Some areas of France have banned women from wearing the burkini – the Islamic swimming costume – on the beach. This ban caused controversy in the media a few days ago when police (fully clothed and brandishing guns) obliged a woman to remove her long sleeved top. Here are my hurriedly typed thoughts on this incident and on the ban.
What exactly is banned? The law seems unclear. The woman who was so humiliated was not actually wearing a burkini but a long sleeved top. Does this mean that nobody is allowed to wear a long sleeved top on those beaches? I sometimes put on a long sleeved top on the beach if I feel that my shoulders and arms have had enough exposure to the sun. Would I be forced to burn my skin? I have friends who cover their arms to hide the scars from past self-harming. Would they be forced to bare their scars for all to see and judge? Or is it only Muslims who have to expose their bodies, and the rest of us have the freedom to choose what to bare and what to cover?
Why is it banned? I have heard a number of explanations for this law, which seems strange, as if you are going to pass a new law, the reasoning behind it should be clear.
Some say it is because France is a secular state and bans religious clothing. Does this mean we will have armed police checking that Christians are not wearing a crucifix around their neck on the beach? In any case, the law on secularity, which among other things bans Sikh turbans, only applies in schools. Anyone is free to wear a turban on the beach should they choose to do so.
Others say it is a security measure – a bomb could be concealed under a burkini or a long sleeved top. But surely this isn’t specific to beaches. A bomb could be concealed under somebody’s clothing in a shopping centre. Or in a church. Are we to bare our bodies in these places too? It would make no sense to force people to uncover only on the beach if this were the reason.
One explanation that I have heard for the ban is that Muslim women who wear the burkini are being oppressed by men. They are being told what they can and cannot wear. So, how do we fight this oppression? By getting different men to tell them what they can and cannot wear!
Another justification I have heard is that it is because Muslims must integrate into French society. Do they really think this is the way to encourage integration? To humiliate a woman by sending armed police to order her to undress? Will that make her feel included in society? If a new neighbour from another culture moved into your street and you wanted to encourage them to integrate, what would you do? Would you pop round with a homemade cake ask how they are settling in? Or would you take round some western clothes and force them to undress in front of you and get changed into something that fitted in with your culture? Imagine you went to a country where it was the custom for women to walk around topless. I’m sure such places exist. If you were not used to baring your breasts in public you would probably prefer to keep your top on. I’m sure I would. How would you feel if a policeman with a gun forced you to remove your clothing in a public place with lots of people watching? Would this help you to integrate and to feel part of society?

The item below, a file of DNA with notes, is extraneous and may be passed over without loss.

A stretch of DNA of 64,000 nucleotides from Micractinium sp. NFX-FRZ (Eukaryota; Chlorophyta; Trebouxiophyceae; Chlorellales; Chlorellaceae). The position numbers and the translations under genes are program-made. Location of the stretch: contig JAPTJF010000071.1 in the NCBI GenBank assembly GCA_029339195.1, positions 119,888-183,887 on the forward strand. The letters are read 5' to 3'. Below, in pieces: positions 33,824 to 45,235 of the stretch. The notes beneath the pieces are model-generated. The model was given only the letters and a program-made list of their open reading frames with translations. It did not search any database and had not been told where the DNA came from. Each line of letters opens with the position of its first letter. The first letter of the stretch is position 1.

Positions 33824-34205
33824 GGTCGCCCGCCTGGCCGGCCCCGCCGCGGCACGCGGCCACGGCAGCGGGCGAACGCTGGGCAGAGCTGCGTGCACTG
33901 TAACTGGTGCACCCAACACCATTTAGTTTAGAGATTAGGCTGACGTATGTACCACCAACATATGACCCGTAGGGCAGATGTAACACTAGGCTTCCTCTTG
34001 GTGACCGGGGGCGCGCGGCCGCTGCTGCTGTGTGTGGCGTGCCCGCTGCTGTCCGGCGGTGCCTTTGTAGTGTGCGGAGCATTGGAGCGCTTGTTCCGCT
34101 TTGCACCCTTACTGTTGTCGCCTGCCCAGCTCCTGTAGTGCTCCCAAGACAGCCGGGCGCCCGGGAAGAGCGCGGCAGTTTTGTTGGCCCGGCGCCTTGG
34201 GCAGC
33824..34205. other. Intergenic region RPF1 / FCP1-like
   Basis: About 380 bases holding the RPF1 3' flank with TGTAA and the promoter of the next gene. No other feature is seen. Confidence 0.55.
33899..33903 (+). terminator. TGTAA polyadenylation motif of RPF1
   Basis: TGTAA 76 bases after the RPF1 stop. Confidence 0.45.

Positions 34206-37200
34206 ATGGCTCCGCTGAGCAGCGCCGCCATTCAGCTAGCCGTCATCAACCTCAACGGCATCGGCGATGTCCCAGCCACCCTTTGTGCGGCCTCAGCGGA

Freedom and Judgement Whenever people debate Muslim women covering their bodies, or their hair or their faces, people always talk about freedom, and about being judged. Some argue that women are judged if they cover up, so they are more free if they uncover. But does uncovering free you from judgement? I never wore a bikini until a few years ago because I thought I was too fat and I feared the judgement of others. I only wear one now because I lost enough weight for me to feel as though my body was acceptable enough to other people. So does uncovering really make you more free? Some Muslims who cover their hair or their face, say that they do it so that nobody can judge them on their looks, their hair or their face. They can only be judged on what they say and do. So I guess we will be judged whatever we do; at least we should have the freedom to choose whether we wish to cover up or not. We should be the ones who decide whether we feel free with more clothes or fewer clothes. Nobody else can decide that for us.
France has been the victim of some horrendous terrorist attacks recently. They are very worried about Muslims becoming radicalised. But is humiliating women at gunpoint the right way to protect them from being radicalised? I think it’s more likely that this ban will make French Muslims feel less included, less welcome in society, and therefore more likely to listen to the people who would radicalise them.